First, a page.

Recipient of the CSD Department’s Spring 2019 Award for Academic Excellence
Tell us a little bit about your background and your current career.
I knew I loved working with people and volunteering with children with special needs. Coming from a trilingual home, I loved languages!
I came into the degree wanting to work with children in a multidisciplinary setting and eventually within a private practice. My practicum experiences have shaped my interests to also working with adults in an inpatient rehabilitation setting. The great thing about this degree is that I can eventually do both!
What does earning your master’s in speech-language pathology mean to you?
It means advancing my career and getting closer to pursuing a profession full of purpose and meaning. I majored in Communicative Sciences and Disorders in college and after some time off working, I realized how important it was for me to return to school and get my master’s degree to be a certified SLP.
I wasn’t satisfied with my career and felt the need to challenge myself more. I knew I needed to delve back into my clinical skills and work with people on a deeper level. By accomplishing this milestone, I hope to have opened many doors for myself.
On a personal note, it also means a lot to me as I am lucky to have these opportunities to accomplish higher-level education. As a first-generation American, I am grateful that my parents made a beautiful and comfortable life for my siblings and me. They have taught me that the sky is the limit and that you can make anything happen if you set your mind to it.
How has the program prepared you for success as a speech-language pathologist?
I have seen how the program has prepared me when going into my clinical practicums. For example, the requirement to complete the student training for The Modified Barium Swallow Impairment Profile in our Dysphagia course is such an advantage when we eventually go out into the medical setting.
Each clinical practicum seamlessly builds upon another, and the knowledge and skills we receive is comprehensive. By the time I reached my clinical practicums, I felt prepared for diagnostics and treatment across most of the content areas.
How would you describe your experience collaborating with classmates and attending classes in the online environment?
I think this element has been the most surprising. I wasn’t sure it was possible to get close to my classmates in a virtual classroom, but my cohort has been so close. We have study groups outside of class; we text each other for questions; we send each other job opportunities in our areas. I have found a close group of friends within the program. While we can talk about the field and our interests, we are also so much more than classmates.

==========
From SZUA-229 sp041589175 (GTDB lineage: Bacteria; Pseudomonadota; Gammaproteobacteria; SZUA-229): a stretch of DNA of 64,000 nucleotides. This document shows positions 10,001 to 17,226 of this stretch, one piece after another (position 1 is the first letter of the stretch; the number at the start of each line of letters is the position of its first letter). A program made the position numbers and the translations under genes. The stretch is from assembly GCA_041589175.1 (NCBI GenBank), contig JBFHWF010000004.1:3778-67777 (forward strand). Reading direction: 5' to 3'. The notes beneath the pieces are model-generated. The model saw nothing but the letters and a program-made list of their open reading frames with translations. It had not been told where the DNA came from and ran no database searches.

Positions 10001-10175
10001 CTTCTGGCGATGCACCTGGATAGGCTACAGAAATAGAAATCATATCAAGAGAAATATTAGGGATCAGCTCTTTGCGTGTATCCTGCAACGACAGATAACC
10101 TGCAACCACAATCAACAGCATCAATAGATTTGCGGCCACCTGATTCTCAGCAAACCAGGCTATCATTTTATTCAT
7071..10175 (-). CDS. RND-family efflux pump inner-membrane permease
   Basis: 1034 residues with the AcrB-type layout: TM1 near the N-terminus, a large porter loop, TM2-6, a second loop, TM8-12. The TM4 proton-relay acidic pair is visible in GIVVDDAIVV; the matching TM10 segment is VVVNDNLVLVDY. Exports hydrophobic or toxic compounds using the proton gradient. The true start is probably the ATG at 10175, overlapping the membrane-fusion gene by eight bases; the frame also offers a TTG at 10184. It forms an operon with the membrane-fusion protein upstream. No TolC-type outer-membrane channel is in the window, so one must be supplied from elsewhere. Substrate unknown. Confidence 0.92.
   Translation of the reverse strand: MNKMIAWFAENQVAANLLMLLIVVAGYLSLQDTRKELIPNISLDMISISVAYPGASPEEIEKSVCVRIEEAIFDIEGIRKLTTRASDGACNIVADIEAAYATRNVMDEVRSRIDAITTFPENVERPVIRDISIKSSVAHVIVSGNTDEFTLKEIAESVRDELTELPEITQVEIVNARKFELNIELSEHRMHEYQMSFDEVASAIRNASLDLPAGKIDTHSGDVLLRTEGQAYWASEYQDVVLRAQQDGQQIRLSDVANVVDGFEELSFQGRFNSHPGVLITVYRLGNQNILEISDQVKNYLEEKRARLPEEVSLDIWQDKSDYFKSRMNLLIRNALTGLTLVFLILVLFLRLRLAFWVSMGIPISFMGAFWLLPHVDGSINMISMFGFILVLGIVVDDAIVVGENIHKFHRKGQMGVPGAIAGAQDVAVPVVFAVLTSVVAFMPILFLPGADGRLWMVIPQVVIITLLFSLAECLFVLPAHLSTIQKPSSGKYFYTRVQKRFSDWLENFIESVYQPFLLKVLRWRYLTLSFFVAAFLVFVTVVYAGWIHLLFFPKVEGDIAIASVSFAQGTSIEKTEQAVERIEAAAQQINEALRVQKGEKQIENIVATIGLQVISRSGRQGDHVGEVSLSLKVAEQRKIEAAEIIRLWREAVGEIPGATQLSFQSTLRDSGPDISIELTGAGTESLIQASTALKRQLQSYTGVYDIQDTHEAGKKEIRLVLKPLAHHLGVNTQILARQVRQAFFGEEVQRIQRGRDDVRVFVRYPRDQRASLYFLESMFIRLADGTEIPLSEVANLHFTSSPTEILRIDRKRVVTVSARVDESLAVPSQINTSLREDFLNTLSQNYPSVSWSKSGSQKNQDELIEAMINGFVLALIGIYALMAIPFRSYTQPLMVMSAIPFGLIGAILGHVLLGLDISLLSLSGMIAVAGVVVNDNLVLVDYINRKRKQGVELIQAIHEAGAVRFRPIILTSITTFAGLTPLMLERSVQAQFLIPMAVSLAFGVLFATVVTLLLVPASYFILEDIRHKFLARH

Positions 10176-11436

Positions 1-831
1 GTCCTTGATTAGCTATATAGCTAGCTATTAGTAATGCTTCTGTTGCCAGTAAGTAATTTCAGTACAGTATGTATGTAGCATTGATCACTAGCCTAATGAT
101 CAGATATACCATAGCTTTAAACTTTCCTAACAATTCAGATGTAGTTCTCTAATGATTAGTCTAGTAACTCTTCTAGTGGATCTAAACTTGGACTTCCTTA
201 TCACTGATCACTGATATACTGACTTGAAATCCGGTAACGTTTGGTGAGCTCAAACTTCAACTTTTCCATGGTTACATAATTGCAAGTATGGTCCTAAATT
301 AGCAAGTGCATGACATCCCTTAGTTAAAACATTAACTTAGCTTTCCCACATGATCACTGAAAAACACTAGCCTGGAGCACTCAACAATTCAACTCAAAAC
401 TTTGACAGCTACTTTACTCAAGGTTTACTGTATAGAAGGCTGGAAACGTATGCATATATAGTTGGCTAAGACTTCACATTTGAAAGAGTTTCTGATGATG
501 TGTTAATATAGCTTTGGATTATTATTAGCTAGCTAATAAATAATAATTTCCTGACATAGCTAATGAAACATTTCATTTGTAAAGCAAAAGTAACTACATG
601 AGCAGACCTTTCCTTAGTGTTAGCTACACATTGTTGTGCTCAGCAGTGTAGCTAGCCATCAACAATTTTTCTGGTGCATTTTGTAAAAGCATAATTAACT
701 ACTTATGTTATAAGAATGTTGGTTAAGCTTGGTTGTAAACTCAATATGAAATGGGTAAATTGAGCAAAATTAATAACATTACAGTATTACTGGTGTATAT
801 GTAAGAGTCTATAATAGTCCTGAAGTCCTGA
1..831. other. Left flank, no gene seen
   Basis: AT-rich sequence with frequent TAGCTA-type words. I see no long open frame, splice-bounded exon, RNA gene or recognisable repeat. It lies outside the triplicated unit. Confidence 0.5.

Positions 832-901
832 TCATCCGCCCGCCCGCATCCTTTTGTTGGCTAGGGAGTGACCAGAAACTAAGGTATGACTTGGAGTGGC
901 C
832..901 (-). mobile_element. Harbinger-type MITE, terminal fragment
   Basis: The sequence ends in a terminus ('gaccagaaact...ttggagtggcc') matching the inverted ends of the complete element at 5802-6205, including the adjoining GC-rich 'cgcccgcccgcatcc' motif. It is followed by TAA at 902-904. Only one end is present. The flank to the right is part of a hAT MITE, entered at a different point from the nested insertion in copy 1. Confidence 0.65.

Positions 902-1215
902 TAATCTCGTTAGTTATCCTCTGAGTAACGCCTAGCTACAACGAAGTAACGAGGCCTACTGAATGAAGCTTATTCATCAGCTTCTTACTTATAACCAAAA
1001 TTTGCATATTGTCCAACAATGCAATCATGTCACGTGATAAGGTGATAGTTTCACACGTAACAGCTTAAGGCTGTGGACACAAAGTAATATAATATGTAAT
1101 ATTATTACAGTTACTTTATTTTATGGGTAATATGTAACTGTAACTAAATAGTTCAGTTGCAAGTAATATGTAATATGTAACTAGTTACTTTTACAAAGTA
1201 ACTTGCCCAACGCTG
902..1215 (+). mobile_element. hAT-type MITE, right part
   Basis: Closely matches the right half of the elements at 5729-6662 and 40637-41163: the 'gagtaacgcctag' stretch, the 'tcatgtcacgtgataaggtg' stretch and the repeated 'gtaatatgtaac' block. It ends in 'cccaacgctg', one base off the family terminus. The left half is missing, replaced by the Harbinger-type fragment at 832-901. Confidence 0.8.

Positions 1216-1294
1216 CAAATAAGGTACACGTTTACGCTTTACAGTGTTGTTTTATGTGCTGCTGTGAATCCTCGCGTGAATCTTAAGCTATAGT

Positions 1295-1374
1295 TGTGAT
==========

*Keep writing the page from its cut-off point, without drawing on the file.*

As for attending the classes in the online environment, it is amazing how technology can mimic the real-life experience. I have given countless presentations online and worked in groups for projects via the breakout room option.
How did the Speech@NYU immersion experience and curriculum prepare you for your field placements?
The Speech@NYU immersions are meticulously planned with fieldwork experiences, workshops, mock evaluations, and seminars. There are certain things that you MUST know when you are out in the field as a graduate clinician, and the immersion experience focused on them.
For example, when it came time to screen a child with few materials during Practicum III, I felt prepared from the immersion fieldwork day. When I had to complete oral motor examinations on adult patients several times a week at my hospital placement, that was ingrained in me from the Practicum I and II courses and immersions. The exercises and instruction that I received during immersion with language, hearing, cognitive, and swallowing screenings had helped better prepare me to work in real-life clinical experiences during my field placement rotations.
What advice do you have for others considering Speech@NYU?
Speech@NYU is a unique experience, and the resources that are offered are all there to make you a successful student. Eventually, this degree will make you a strong and prepared candidate applying for speech-language pathologist jobs in your neighborhood. The Speech@NYU education is rich and identical in quality to the on-campus program.
If you are curious to know if you will make friends and have a network, know that a plethora of opportunities are there for you, and it is about taking them. For example, there are social gatherings every month led by student ambassadors, working groups for those who want to study with peers, social groups for students in certain areas who want to meet up in person, and more! I am so grateful for my experience and time at Speech@NYU.